http://en.wikipedia.org/wiki/Thorstein_Veblen
Printer Friendly | Permalink |  | Top
 
formercia Donating Member (1000+ posts) Send PM | Profile | Ignore Sat Mar-07-09 09:56 AM
Response to Reply #5
6. Great reference, thanks. n/t
Printer Friendly | Permalink |  | Top
 
Octafish Donating Member (1000+ posts) Send PM | Profile | Ignore Sat Mar-07-09 11:31 AM
Response to Reply #6
9. Archeoperator.
"No one travelling on a business trip would be missed if he failed to arrive." -- Thorstein Veblen
Printer Friendly | Permalink |  | Top
 
formercia Donating Member (1000+ posts) Send PM | Profile | Ignore Sat Mar-07-09 01:47 PM
Response to Reply #9
11. Indeed
:hi:
Printer Friendly | Permalink |  | Top
 
TahitiNut Donating Member (1000+ posts) Send PM | Profile | Ignore Sat Mar-07-09 10:00 AM
Response to Reply #5
7. Sons of Norway for $400, Alex.
Edited on Sat Mar-07-09 10:01 AM by TahitiNut
:dunce:
Printer Friendly | Permalink |  | Top
 
formercia Donating Member (1000+ posts) Send PM | Profile | Ignore Sat Mar-07-09 10:59 AM
Response to Reply #7
8. A good theme for the Prarie Home Companion
It seems that this segment hasn't been taken yet:

http://find.publicradio.org/search?q=conspicuous+consum...
Printer Friendly | Permalink |  | Top
 
formercia Donating Member (1000+ posts) Send PM | Profile | Ignore Sat Mar-07-09 01:00 PM
Response to Reply #7
10. The Sons of Knute would be proud.
Printer Friendly | Permalink |  | Top
 
TahitiNut Donating Member (1000+ posts) Send PM | Profile | Ignore Sat Mar-07-09 02:23 PM
Response to Reply #10
12. For some, that's humor. For me, it's nostalgic. I grew up in that reality.
Everything in that relates to my childhood, growing up in a Norwegian-American family where my grandparents and grandaunt and granduncle were active in the Sons of Norway. All those foods were common. Pete Peterson was a friend of the family. (True!) Ole Oleson was too! "Ole and Lena" jokes were a staple.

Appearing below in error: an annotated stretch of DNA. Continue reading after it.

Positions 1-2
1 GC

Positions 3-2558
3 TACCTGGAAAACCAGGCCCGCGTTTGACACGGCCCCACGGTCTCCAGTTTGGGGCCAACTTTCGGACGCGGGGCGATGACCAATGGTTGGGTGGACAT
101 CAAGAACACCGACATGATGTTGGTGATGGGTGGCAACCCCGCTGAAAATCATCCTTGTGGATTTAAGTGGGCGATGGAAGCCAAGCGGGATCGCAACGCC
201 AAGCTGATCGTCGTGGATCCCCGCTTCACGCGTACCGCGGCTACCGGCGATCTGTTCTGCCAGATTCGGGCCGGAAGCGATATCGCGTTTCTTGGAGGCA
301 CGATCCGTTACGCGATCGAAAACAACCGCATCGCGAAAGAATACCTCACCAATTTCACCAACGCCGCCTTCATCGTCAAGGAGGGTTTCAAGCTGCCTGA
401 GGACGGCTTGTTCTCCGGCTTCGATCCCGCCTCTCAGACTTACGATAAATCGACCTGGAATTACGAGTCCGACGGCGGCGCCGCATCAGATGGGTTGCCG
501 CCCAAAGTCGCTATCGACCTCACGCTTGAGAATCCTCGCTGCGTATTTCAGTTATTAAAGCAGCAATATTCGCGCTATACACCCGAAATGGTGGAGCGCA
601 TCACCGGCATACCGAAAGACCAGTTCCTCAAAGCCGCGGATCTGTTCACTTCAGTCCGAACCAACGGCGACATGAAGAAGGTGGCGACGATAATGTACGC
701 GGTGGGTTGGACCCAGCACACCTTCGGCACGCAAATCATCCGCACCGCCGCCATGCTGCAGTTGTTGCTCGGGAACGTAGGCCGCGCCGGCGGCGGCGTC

Printer Friendly | Permalink |  | Top
 
many a good man Donating Member (1000+ posts) Send PM | Profile | Ignore Sat Mar-07-09 09:42 PM
Response to Reply #5
13. Kick for the evening Veblenists!
And for all the Sons of Norway.
Printer Friendly | Permalink |  | Top
 
DU AdBot (1000+ posts) Click to send private message to this author Click to view 
this author's profile Click to add 
this author to your buddy list Click to add 
this author to your Ignore list Sat Dec 20th 2014, 07:23 AM
Response to Original message
Advertisements [?]
 Top

Home » Discuss » Archives » General Discussion (1/22-2007 thru 12/14/2010) Donate to DU

Powered by DCForum+ Version 1.1 Copyright 1997-2002 DCScripts.com
Software has been extensively modified by the DU administrators


Important Notices: By participating on this discussion board, visitors agree to abide by the rules outlined on our Rules page. Messages posted on the Democratic Underground Discussion Forums are the opinions of the individuals who post them, and do not necessarily represent the opinions of Democratic Underground, LLC.

Home  |  Discussion Forums  |  Journals |  Store  |  Donate

About DU  |  Contact Us  |  Privacy Policy

Got a message for Democratic Underground? Click here to send us a message.

© 2001 - 2011 Democratic Underground, LLC